Dr. Brinton’s methodology doomed her study from the start. Without access to the background materials, such as the principal investigator’s correspondence file, or the recruitment documents used to solicit participation of ill women in the study, the scientific community, and the silicone litigation defendants would not have had the important insights into serious bias and flaws of Brinton’s study.

The Racette-Scruggs’ Study in Welding Fume Litigation

The welding fume litigation saw its version of a study corrupted by the participation of litigants and potential litigants. Richard (Dickie) Scruggs and colleagues funded some neurological researchers to travel to Alabama and Mississippi to “screen” plaintiffs and potential plaintiffs in litigation for over claims of neurological injury and disease from welding fume exposure. The plaintiffs’ lawyers rounded up the research subjects (a.k.a. clients and potential clients), talked to them before the medical evaluations, and administered the study questionnaires. Clearly the study subjects were aware of Scruggs’ “research” hypothesis. The plaintiffs’ lawyers then invited researchers who saw the welding tradesmen, using a novel videotaping methodology, to evaluate the workers for parkinsonism.

After their sojourn, at Scruggs’ expense to Alabama and Mississippi, the researchers wrote up their results, with little or no detail of the circumstances of how they had acquired their research “participants,” or those participants’ motives to give accurate or inaccurate medical and employment history information. See Brad A. Racette, S.D. Tabbal, D. Jennings, L. Good, J.S. Perlmutter, and Brad Evanoff, “Prevalence of parkinsonism and relationship to exposure in a large sample of Alabama welders,” 64 Neurology 230 (2005); Brad A. Racette, et al., “A rapid method for mass screening for parkinsonism,” 27 Neurotoxicology 357 (2006) (a largely duplicative report of the Alabama welders study).

Defense counsel directed subpoenas to both Dr. Racette and his institution, Washington University St. Louis, for the study protocol, underlying data, data codes, and statistical analyses.  After a long discovery fight, the MDL court largely enforced the subpoenas.  See, e.g., In re Welding Fume Prods. Liab. Litig., MDL 1535, 2005 WL 5417815 (N.D. Ohio Oct. 18, 2005) (upholding defendants’ subpoena for protocol, data, data codes, statistical analyses, and other things from Dr. Racette’s Alabama study on welding and parkinsonism). After the defense had the opportunity to obtain and analyze the underlying data in the Scruggs-Racette study, the welding plaintiffs largely retreated from their epidemiologic case. The Racette Alabama study faded into the background of the trials.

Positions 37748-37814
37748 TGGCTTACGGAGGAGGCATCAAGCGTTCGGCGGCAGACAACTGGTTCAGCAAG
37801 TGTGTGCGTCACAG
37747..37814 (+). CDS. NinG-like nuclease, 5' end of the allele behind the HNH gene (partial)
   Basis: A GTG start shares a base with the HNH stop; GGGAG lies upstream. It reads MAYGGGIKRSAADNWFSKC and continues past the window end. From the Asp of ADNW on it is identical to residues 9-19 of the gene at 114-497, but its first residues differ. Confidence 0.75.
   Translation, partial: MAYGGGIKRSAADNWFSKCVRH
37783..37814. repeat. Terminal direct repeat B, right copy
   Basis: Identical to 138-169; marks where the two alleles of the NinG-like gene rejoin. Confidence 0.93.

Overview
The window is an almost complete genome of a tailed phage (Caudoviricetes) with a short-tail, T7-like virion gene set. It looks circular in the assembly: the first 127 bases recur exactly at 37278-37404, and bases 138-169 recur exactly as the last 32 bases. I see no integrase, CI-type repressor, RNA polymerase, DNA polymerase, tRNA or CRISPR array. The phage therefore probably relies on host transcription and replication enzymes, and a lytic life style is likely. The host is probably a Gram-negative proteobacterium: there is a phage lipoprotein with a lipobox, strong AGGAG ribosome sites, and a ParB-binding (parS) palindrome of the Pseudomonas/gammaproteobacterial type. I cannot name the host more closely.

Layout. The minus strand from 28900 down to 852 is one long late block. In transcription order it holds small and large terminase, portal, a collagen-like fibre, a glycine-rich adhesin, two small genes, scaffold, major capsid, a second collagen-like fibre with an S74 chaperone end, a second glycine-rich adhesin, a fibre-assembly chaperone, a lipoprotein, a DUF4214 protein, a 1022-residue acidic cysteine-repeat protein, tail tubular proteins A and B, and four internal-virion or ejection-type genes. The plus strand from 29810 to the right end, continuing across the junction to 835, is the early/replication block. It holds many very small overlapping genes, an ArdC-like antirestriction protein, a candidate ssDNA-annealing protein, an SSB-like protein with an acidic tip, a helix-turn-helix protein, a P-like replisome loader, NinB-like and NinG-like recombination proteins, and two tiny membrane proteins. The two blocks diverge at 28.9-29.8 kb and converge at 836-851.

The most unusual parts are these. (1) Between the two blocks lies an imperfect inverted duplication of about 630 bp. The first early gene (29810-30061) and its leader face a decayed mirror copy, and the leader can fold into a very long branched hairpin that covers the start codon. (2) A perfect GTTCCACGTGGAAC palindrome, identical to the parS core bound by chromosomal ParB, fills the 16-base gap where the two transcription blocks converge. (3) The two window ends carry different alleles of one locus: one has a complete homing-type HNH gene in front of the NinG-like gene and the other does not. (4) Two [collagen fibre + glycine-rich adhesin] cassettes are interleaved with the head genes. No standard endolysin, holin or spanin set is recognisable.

Both the Brinton and the Racette studies are painful reminders of the importance of assessing the motives of the study participants in observational epidemiologic studies, and the participants’ ability to undermine data integrity. If the financial motives identified by Resnik and McCann are sufficient to lead participants to give false information, or to fail to disclose correct information, we can only imagine how powerful are the motives created by the American tort litigation system among actual and potential claimants when they participate in epidemiologic studies. Resnik and McCann may be correct that fabrication or falsification of medical history and data by research participants is not research misconduct by the investigators themselves, but investigators who turn a blind eye to the knowledge, intent, and motives of their research participants may be conducting studies that are doomed from the outset.


[1] Michael D. Green, D. Michal Freedman, Leon Gordis, “Reference Guide on Epidemiology 549, 551,” in Reference Manual on Scientific Evidence (3d ed. 2011) ( “Epidemiologic studies have been well received by courts deciding cases involving toxic substances. *** Well-conducted studies are uniformly admitted.) (citing David L. Faigman et al. eds., 3 Modern Scientific Evidence: The Law and Science of Expert Testimony § 23.1, at 187 (2007–08)).

[2] Eric Devine, Megan Waters, Megan Putnam, et al., “Concealment and fabrication by experienced research subjects,” 20 Clin. Trials 935 (2013); Rebecca Dresser, “Subversive subjects: rule-breaking and deception in clinical trials,” 41 J. Law Med. Ethics 829 (2013).